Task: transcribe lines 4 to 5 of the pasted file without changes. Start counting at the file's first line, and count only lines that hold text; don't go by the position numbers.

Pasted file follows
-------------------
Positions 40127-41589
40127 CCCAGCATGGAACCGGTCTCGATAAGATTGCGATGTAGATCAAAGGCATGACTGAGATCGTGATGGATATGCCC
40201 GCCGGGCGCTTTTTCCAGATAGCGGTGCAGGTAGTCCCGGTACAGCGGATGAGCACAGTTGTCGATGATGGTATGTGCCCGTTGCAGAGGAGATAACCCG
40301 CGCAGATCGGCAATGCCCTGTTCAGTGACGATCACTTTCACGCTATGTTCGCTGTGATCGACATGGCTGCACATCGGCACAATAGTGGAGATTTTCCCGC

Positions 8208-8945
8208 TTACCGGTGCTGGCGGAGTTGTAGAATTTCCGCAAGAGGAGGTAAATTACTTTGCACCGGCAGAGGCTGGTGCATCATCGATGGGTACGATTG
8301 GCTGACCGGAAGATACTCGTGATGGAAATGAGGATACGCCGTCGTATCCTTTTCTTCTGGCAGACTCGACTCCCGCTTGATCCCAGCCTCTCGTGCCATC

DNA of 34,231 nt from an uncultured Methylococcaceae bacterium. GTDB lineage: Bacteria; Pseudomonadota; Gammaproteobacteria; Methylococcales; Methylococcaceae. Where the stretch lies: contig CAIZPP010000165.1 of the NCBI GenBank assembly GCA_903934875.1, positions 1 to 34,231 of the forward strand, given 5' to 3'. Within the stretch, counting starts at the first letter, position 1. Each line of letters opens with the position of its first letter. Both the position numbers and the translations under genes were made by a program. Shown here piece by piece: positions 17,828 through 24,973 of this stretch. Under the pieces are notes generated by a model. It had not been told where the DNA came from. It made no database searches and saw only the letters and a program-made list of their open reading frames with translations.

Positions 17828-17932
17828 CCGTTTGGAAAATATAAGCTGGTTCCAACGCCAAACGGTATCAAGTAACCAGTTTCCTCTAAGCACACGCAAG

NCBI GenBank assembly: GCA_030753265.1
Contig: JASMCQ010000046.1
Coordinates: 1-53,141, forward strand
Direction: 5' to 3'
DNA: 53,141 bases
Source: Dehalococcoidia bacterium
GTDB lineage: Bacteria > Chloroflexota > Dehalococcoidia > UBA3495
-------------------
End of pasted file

40301 CGCAGATCGGCAATGCCCTGTTCAGTGACGATCACTTTCACGCTATGTTCGCTGTGATCGACATGGCTGCACATCGGCACAATAGTGGAGATTTTCCCGC

Positions 8208-8945